Finally listening to it for the first time, that Christmas day morning (my Dad played it for me as I sat under the tree) my initial reaction was to cackle with laughter: it sounded like an army of weirdos had all got together for a laugh...Nice little piano riffs would suddenly and inexplicably morph into great walls of clanging guitars which suddenly cut to what sounded like Doctor Who landing his Tardis in the corner of the room. I had no idea how to grasp this record I now owned, it seemed to large, too impersonal, too impenetrable. It was only after about six months that I finally started to get it. As I said, I was a latchkey kid and now, when I got back from school to an empty house, I had something to do: I could play my record. So I did. Again and again and again. "Tubular Bells" became like a surrogate friend, a companion through seemingly endless wet autumn evenings. As the light faded and the clouds gathered over the hills I looked out at, the album kept me company. Now I understood its ebb and flow, the way the piece built up and then fell back, as if it were drawing breath. I learned to whistle and hum its many melodies, air-guitar to those huge chopping riffs..Even the ending became an education in itself. After all, who else among my school friends could tell the difference between an acoustic an electric and a Spanish guitar? The real importance of the record to me was that it shaped the way I evaluated music: change and invention became what I looked for: stasis was no longer an option. The myriad of styles in "Tubular Bells" meant I was never ever going to be just a hippie, or a punk or a pop fan or a Folk-rocker with a finger in my ear. I wanted to be everything. "Tubular Bells" is, for me, the sound of limitless possibility, of striving to be different, of the search for individuality. It was my first real music lesson.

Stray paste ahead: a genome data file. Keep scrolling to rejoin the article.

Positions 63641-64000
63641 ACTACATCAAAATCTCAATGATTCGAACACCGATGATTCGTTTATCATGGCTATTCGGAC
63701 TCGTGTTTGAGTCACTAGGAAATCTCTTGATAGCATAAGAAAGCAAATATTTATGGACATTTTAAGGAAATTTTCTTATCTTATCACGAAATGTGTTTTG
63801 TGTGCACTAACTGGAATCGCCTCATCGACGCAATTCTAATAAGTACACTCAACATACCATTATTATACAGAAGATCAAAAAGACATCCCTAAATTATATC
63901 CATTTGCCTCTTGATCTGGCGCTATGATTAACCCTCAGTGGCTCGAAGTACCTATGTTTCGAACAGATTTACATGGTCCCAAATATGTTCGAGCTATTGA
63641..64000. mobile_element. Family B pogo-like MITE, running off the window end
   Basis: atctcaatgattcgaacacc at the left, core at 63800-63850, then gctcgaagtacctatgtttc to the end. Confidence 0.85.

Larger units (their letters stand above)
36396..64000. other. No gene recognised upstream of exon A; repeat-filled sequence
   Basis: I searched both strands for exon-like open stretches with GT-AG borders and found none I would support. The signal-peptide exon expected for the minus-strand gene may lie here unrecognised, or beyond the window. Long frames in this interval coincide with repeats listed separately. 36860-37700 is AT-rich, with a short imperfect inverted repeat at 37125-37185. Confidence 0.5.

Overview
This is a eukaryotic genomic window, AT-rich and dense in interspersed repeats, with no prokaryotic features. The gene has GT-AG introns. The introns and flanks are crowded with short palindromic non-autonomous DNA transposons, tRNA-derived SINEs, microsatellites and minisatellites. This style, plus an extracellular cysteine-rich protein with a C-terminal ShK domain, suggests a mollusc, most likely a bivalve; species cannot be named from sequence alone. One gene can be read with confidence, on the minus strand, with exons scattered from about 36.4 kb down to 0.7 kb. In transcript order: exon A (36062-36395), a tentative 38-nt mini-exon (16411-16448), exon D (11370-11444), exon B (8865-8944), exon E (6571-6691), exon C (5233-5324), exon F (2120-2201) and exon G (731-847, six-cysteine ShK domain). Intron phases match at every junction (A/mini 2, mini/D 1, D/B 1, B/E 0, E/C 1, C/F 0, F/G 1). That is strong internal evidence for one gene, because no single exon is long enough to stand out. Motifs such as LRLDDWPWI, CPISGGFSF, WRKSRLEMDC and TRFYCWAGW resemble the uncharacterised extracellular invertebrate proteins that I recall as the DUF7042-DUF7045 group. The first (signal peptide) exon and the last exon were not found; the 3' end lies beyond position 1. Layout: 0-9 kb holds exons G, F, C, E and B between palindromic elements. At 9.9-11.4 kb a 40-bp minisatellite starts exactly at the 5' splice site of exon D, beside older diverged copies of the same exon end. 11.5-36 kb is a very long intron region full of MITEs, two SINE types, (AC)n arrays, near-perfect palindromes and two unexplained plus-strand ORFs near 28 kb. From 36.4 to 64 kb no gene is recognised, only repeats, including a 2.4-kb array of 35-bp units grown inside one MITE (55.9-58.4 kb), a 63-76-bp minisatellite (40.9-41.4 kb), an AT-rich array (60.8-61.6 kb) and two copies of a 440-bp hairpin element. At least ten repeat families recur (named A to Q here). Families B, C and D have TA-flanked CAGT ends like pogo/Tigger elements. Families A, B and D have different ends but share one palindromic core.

And it's got tunes.
What more could you want?